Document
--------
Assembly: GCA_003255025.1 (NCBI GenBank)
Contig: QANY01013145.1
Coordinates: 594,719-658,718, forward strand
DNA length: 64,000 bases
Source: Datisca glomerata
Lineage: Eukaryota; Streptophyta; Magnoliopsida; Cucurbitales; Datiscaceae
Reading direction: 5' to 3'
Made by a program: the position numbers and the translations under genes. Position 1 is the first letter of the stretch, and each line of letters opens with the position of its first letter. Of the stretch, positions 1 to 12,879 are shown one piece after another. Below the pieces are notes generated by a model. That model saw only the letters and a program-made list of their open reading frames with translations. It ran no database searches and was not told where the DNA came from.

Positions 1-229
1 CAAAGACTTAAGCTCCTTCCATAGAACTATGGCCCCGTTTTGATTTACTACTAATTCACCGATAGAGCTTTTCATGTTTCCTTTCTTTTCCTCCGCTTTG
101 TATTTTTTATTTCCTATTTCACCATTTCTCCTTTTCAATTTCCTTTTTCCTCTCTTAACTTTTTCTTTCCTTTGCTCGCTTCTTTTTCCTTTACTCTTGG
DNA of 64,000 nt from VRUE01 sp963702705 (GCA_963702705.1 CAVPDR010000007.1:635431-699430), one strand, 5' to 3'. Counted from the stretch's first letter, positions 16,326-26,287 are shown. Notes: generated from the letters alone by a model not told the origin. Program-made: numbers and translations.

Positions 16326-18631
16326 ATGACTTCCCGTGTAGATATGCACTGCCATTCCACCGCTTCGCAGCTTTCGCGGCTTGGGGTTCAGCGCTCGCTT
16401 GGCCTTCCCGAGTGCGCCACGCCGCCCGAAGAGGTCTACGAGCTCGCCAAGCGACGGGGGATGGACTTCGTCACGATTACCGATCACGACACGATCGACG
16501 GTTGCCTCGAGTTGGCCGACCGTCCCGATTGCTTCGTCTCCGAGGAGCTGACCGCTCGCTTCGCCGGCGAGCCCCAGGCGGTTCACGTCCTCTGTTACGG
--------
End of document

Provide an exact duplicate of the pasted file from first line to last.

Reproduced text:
Assembly: GCA_003255025.1 (NCBI GenBank)
Contig: QANY01013145.1
Coordinates: 594,719-658,718, forward strand
DNA length: 64,000 bases
Source: Datisca glomerata
Lineage: Eukaryota; Streptophyta; Magnoliopsida; Cucurbitales; Datiscaceae
Reading direction: 5' to 3'
Made by a program: the position numbers and the translations under genes. Position 1 is the first letter of the stretch, and each line of letters opens with the position of its first letter. Of the stretch, positions 1 to 12,879 are shown one piece after another. Below the pieces are notes generated by a model. That model saw only the letters and a program-made list of their open reading frames with translations. It ran no database searches and was not told where the DNA came from.

Positions 1-229
1 CAAAGACTTAAGCTCCTTCCATAGAACTATGGCCCCGTTTTGATTTACTACTAATTCACCGATAGAGCTTTTCATGTTTCCTTTCTTTTCCTCCGCTTTG
101 TATTTTTTATTTCCTATTTCACCATTTCTCCTTTTCAATTTCCTTTTTCCTCTCTTAACTTTTTCTTTCCTTTGCTCGCTTCTTTTTCCTTTACTCTTGG
DNA of 64,000 nt from VRUE01 sp963702705 (GCA_963702705.1 CAVPDR010000007.1:635431-699430), one strand, 5' to 3'. Counted from the stretch's first letter, positions 16,326-26,287 are shown. Notes: generated from the letters alone by a model not told the origin. Program-made: numbers and translations.

Positions 16326-18631
16326 ATGACTTCCCGTGTAGATATGCACTGCCATTCCACCGCTTCGCAGCTTTCGCGGCTTGGGGTTCAGCGCTCGCTT
16401 GGCCTTCCCGAGTGCGCCACGCCGCCCGAAGAGGTCTACGAGCTCGCCAAGCGACGGGGGATGGACTTCGTCACGATTACCGATCACGACACGATCGACG
16501 GTTGCCTCGAGTTGGCCGACCGTCCCGATTGCTTCGTCTCCGAGGAGCTGACCGCTCGCTTCGCCGGCGAGCCCCAGGCGGTTCACGTCCTCTGTTACGG